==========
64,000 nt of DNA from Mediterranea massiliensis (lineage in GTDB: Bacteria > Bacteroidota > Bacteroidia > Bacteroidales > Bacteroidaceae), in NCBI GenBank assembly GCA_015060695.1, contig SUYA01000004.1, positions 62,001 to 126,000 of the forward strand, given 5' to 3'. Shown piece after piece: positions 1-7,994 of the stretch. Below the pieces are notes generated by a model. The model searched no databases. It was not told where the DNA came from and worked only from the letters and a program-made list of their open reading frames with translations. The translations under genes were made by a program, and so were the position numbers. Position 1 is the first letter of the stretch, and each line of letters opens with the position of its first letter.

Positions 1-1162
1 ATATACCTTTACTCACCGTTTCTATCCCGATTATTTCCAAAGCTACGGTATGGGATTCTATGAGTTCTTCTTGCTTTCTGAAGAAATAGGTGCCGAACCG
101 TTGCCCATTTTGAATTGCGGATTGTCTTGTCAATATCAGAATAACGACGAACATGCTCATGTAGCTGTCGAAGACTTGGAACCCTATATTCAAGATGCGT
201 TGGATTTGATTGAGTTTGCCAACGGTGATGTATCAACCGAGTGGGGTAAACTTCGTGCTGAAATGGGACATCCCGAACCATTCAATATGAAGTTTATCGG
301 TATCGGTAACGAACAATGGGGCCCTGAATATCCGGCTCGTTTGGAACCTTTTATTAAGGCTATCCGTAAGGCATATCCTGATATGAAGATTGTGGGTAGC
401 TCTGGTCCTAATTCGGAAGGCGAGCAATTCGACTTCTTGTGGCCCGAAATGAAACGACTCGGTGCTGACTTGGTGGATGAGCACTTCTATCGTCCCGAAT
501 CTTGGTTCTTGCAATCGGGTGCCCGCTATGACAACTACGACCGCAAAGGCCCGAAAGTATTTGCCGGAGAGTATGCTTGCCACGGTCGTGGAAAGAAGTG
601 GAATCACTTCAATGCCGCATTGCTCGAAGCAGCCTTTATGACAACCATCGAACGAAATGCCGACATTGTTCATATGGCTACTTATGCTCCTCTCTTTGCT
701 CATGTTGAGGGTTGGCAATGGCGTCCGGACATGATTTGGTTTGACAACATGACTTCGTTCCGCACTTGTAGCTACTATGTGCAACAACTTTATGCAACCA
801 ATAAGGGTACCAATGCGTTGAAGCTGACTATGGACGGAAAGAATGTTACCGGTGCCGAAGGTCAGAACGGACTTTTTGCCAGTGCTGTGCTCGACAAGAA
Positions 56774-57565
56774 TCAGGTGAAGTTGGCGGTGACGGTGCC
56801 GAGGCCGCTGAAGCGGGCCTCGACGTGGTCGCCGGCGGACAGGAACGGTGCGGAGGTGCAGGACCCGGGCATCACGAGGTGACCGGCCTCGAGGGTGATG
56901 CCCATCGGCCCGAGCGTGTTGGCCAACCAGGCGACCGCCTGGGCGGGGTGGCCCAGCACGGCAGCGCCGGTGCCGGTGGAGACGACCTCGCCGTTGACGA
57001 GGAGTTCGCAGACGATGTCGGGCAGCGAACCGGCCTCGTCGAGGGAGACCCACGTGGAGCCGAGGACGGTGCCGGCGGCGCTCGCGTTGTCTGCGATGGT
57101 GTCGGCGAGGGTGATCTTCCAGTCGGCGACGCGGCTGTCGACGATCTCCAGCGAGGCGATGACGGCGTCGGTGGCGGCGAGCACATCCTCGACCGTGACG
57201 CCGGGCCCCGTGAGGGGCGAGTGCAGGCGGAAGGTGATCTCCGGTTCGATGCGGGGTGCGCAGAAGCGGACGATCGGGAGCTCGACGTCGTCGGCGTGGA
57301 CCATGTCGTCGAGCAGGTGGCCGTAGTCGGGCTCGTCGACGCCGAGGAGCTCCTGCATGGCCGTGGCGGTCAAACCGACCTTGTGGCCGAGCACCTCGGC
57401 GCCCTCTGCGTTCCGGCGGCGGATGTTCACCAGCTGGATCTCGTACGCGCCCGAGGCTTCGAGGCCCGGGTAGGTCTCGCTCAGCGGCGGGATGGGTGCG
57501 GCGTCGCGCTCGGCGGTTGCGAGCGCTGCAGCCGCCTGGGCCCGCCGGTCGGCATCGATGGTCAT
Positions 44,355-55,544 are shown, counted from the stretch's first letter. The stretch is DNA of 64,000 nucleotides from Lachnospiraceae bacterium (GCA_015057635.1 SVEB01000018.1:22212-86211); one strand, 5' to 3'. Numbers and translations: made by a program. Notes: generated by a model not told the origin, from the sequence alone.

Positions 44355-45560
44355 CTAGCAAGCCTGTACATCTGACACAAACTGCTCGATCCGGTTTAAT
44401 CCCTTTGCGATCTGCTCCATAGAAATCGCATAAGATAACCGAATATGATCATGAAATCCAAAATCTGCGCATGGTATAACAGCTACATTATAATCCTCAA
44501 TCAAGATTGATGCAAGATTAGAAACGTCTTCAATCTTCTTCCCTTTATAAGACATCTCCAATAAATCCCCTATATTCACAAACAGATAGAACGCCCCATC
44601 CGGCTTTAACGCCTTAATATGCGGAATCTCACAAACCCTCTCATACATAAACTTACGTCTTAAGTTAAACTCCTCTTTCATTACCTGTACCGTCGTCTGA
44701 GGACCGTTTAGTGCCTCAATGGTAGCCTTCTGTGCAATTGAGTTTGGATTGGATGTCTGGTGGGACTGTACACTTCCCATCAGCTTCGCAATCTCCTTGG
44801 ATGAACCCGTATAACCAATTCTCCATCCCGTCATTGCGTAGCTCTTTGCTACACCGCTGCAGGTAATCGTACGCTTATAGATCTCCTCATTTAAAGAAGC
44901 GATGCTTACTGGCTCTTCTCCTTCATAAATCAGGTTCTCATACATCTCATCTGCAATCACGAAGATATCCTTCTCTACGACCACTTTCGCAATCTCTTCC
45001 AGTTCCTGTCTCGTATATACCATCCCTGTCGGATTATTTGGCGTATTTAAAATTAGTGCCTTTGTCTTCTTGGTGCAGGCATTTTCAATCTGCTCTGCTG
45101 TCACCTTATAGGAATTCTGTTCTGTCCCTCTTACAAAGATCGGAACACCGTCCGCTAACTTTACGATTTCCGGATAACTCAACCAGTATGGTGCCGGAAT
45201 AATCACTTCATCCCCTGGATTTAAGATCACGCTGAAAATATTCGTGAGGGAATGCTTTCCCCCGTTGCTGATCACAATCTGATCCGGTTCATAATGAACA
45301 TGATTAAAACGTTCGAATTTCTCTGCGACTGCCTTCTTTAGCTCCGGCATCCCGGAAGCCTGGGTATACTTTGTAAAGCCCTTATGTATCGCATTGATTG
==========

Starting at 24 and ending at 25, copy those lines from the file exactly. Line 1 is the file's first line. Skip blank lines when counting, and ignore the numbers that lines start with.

44355 CTAGCAAGCCTGTACATCTGACACAAACTGCTCGATCCGGTTTAAT
44401 CCCTTTGCGATCTGCTCCATAGAAATCGCATAAGATAACCGAATATGATCATGAAATCCAAAATCTGCGCATGGTATAACAGCTACATTATAATCCTCAA